Once, looking at the index of a book that dealt with different disabilities, I read: “The only disability which makes us laugh”. It caught my attention and I thought that it may be something that barely had any importance, but I was surprised when I saw that it was about my disability (achondroplasia). It spoke of jesters and clowns, of the role that “dwarfs” have had throughout history.

It’s true, my disability provokes laughter.When I speak with other handicapped people, they say that I am fortunate to be able to walk, or that I don’t have pain in my body, and yes, this is true and I am thankful for that, but I can also say to them that they aren’t pointed at with fingers when walking in the street, and they don’t hear phrases like, “But do dwarfs still exist?” The mentality of some people still today is incredible.

Anyway, returning to the floral art course, we were told that later on they were going to employ three of us for the flower, plant and gift shop, the name of which would be “La Flor de la Vida” (The Flower of Life). A job working with the public, and the only one who had a notable disability was me.I will bet an arm and a leg that they don’t employ me!It’s just as well that is an idiom, because if not, I would have lost my arm and leg. They selected me for work. I have been working at La Flor de la Vida for five months now and I still don’t believe it. The company has been titled “special employment centre” and is fighting for a lot of projects to be carried out on a national scale and it will give work to many handicapped people. The road is long and very hard, but I am sure that in the end everything will be alright. How can something like this not be achieved? At the end of movies, the good guys always win; I think that in life, the good guys win also.As I said at the start, with this letter I want to send hope to all those people who, just like I did one day, start to lose their hopes and dreams. Don’t give up. If I managed it, I’m sure you guys can too. All of us can manage it!And as for the conscious message I want to send out to all businesspeople, business owners, bosses or people who conduct job interviews,I want to tell them that all us disabled people are people just like everybody else and that, even when we are being rejected due to our problem, we may be better prepared than them for the position.Please, people, we are in the 21st century, not in the Middle Ages! Now I feel happy, I feel valued, I want to live, I can be sad sometimes, but, of course, this is just like anybody else. And I recognise that some complex will attack me sometimes, but I keep moving forward.I give thanks to that practising doctor who saved my life.To my mother, my father and my sister for seeing their image when I sank, for always being there, for never leaving me.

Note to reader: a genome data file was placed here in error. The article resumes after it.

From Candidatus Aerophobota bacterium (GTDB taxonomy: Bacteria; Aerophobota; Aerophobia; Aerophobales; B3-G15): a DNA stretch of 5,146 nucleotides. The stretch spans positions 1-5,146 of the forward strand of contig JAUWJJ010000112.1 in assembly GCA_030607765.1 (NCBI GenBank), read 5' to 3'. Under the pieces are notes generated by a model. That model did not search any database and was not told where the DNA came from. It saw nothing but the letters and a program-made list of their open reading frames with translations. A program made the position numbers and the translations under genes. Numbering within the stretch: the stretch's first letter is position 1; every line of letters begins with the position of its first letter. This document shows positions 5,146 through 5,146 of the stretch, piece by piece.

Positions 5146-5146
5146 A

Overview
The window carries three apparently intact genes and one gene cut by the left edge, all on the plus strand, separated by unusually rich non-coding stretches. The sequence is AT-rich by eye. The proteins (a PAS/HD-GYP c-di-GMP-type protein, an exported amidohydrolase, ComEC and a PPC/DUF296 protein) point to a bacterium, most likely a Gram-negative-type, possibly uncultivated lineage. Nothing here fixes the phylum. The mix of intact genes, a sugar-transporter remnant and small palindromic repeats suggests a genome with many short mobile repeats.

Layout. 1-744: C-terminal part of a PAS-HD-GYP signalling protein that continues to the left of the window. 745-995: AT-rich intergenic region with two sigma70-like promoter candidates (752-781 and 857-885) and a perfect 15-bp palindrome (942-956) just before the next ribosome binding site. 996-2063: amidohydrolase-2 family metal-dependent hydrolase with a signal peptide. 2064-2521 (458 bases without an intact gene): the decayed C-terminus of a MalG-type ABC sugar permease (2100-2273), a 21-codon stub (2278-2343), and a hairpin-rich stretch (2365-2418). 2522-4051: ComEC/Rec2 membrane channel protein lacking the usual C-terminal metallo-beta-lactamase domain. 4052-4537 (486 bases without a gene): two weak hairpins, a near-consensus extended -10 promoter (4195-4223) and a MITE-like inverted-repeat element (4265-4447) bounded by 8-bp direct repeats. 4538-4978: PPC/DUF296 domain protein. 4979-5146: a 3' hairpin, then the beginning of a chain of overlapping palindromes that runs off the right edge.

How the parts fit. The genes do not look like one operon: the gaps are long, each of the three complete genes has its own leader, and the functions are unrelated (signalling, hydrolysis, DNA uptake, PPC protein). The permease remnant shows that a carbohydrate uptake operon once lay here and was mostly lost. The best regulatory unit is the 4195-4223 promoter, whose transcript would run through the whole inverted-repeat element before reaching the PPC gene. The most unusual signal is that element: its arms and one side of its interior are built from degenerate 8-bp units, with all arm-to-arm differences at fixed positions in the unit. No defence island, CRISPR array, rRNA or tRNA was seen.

Thanks to my family and friends.To my coworkers, thanks for being companions and friends.And, from the depth of my heart, THANK YOU in capital letters, to Eva Canga, my boss, the person who created La Flor de la Vida.

Thanks, because you didn’t look at me like everyone else does. Thank you because you saw in me a person, and that was enough, because for you I was not a dwarf. I was Mari Luz. Thanks also to Pedro Kimber, my teacher for the course, the technical advisor at La Flor de la Vida. Thanks also to you for accepting me as I am. You will soon see that everything will move forward. You deserve it too, and I just wish there were more people like you two.

Now, finally, thanks to all of you for publishing my letter and thanks to those who have read it.A kiss of hope for all.

Mari Luz Triguero Cuervo